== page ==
Art & creativity, Central city  |  8 Sep 2023

In a small, sun-drenched studio at the front of his New Brighton home, Mike Beer is hard at work recreating Christchurch buildings lost in the earthquakes.

But in fun-size.

The artist also known as Ghostcat has been commissioned by the Toi Ōtautahi team to create an art trail called Leave No Trace as part of the Year of the Arts 2023.

Artist Mike Beer installs the night for The Atami Bath House

The trail will see miniatures artworks of iconic buildings lost in the 2011 earthquakes displayed on street poles at their former locations and will sit alongside Mike’s exhibition Ghosts on Every Corner and book which will features full miniature recreations of the buildings.

Last week, Mike installed the slightly more sordid Atami Bath House back in position outside its old Tuam Street home.

“I can’t tell you how much joy this is giving me right now, I can’t wipe the smile off my face,” Mike says.

“It’s so nice to do something to share with everyone, not just for me and it’s going to be great when there’s a few so people can go and find.”

The works are all accompanied by a sign and QR code for those eagle-eyed enough to spot them to find out more.

“While the exact goings on of Atami Bath House have become obscured and tangled by the processes of urban mythmaking, it’s architecturally incongruent place in the history of Ōtautahi’s pre-quake city centre is undeniable,” the sign reads.

Mike is working on at least 12 pieces for the Leave No Trace trail – though there might be a mystery piece or two in the pipeline that people will have to hunt out for themselves.

“We’ve done the Volcano Café in Lyttelton on the Corner of Canterbury and London Streets and next to go up will be The Hack Circle in a couple of weeks. I’m looking forward to that,” he says.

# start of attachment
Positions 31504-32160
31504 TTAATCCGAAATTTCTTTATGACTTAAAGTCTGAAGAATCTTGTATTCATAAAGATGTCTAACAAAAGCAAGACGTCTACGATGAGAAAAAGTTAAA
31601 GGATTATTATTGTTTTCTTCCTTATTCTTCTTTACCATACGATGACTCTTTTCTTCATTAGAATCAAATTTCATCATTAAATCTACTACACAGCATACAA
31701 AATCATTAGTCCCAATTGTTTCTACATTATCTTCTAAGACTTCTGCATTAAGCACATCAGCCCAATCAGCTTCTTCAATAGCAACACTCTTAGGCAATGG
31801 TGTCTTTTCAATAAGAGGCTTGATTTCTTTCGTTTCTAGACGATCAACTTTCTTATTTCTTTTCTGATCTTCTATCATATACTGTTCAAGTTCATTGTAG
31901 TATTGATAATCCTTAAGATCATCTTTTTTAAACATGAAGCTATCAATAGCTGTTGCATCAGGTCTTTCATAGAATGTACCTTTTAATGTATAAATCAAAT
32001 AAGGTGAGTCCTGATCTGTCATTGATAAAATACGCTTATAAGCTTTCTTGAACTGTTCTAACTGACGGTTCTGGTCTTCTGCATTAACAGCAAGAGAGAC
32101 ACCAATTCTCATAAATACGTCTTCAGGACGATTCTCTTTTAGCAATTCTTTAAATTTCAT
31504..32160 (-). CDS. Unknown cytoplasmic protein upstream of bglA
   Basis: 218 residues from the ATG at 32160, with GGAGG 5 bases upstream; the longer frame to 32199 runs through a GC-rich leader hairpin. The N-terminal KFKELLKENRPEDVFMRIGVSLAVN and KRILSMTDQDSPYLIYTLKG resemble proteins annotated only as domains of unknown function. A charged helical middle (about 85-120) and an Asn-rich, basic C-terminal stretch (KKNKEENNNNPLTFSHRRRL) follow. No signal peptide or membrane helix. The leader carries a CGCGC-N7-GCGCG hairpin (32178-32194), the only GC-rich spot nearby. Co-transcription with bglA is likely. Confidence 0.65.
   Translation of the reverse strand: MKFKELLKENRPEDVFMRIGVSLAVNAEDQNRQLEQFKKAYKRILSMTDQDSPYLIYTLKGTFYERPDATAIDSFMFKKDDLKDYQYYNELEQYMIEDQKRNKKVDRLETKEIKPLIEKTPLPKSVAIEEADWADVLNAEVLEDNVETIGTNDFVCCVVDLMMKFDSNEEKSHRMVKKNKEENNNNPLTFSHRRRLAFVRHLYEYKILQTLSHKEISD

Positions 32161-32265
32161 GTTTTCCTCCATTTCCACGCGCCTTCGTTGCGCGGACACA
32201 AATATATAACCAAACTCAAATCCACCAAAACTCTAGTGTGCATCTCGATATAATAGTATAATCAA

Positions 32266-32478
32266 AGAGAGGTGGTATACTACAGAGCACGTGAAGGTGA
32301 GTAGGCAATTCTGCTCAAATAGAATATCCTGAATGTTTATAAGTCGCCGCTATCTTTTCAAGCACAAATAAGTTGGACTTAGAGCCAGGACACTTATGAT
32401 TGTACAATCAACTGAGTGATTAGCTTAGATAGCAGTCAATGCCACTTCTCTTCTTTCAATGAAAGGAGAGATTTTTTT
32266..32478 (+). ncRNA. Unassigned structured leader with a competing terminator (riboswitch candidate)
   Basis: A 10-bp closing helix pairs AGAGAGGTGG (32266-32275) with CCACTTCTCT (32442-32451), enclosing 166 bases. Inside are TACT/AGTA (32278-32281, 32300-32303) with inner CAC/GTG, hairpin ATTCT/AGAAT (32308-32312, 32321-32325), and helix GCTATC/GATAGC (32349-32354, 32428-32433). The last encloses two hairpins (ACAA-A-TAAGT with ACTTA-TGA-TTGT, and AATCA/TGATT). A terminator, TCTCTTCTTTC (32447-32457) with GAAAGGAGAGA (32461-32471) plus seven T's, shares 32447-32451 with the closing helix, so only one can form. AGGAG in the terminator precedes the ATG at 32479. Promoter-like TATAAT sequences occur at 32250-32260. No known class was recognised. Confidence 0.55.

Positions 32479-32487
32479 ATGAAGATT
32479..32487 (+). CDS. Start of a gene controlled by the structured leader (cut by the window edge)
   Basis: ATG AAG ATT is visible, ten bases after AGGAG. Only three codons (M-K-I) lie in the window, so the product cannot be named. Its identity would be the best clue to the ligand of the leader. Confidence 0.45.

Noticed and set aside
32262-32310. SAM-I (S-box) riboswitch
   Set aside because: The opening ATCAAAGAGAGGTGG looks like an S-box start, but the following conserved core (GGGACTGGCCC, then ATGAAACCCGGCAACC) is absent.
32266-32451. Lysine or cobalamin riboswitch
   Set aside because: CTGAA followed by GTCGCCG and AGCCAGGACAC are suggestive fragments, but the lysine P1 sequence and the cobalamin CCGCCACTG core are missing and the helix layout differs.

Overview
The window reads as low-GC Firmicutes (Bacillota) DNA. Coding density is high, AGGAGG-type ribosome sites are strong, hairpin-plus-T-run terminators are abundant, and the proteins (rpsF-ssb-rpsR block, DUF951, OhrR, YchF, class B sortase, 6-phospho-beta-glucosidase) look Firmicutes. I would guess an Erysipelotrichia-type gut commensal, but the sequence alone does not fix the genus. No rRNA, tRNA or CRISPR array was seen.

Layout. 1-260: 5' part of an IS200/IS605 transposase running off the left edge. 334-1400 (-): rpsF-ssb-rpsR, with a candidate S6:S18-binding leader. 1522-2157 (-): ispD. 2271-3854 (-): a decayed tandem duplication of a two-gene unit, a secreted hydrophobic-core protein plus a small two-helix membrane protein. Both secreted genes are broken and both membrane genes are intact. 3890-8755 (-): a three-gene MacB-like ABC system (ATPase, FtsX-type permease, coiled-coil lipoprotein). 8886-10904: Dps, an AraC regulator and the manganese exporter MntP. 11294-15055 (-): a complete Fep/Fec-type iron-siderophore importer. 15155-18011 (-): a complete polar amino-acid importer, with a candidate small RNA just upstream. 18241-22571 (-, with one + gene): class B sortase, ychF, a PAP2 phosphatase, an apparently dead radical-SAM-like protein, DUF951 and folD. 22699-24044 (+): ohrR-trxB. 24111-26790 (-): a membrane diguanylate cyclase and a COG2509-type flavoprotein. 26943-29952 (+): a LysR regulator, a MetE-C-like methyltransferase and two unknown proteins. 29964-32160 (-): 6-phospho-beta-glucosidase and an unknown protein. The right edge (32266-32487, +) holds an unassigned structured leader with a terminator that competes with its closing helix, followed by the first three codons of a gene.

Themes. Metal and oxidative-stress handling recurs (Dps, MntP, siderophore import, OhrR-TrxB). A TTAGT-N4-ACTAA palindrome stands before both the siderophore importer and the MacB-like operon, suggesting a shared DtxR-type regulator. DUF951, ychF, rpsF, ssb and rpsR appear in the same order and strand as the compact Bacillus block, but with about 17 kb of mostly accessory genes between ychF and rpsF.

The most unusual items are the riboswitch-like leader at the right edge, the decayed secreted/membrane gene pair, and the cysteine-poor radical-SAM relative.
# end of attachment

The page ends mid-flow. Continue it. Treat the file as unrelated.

“I’m now working on The Dog House, the 24 hour takeaway near Cathedral Square. The apartments on top have been a little more fiddly than I thought,” he says

The pieces take between four to six weeks to make and are done with incredible detail, down to flickering lights and drinks fridges, complete with Coke, Sprite, Fanta and Mellow Yellow cans.

“I like the idea of people being able to see the exterior of the building and have that hit of nostalgia. Then they look a bit closer and can see inside there’s game machines, plants and other little easter eggs,” he says.

Mike is originally from the UK, moving to Christchurch in 2007.

Working on elements of The Dog House.

“I remember most of the buildings, but what’s beautiful about the whole thing is seeing how it triggers memories and nostalgia,” he says.

“The other brilliant thing is that everyone has these kinds of memories. People from all over the world have those places you remember from your childhood, or from your home, that never leave you but sit just under the surface and are sparked by seeing things, sounds or even smells.”

To capture those memories, Mike and Reuben Woods are interviewing people and recording their  raw, honest stories of the buildings, which will feature in the book.

“We were told a fantastic story about the Repertory Theatre. Their granddad worked at the theatre and had a wooden leg. After he died, the story goes that you could hear the tapping of his wooden leg around the building,” Mike said.

He’s still on the lookout for more stories, so if you have any striking memories of the buildings get in touch with Mike via Instagram @ghostcat_mb.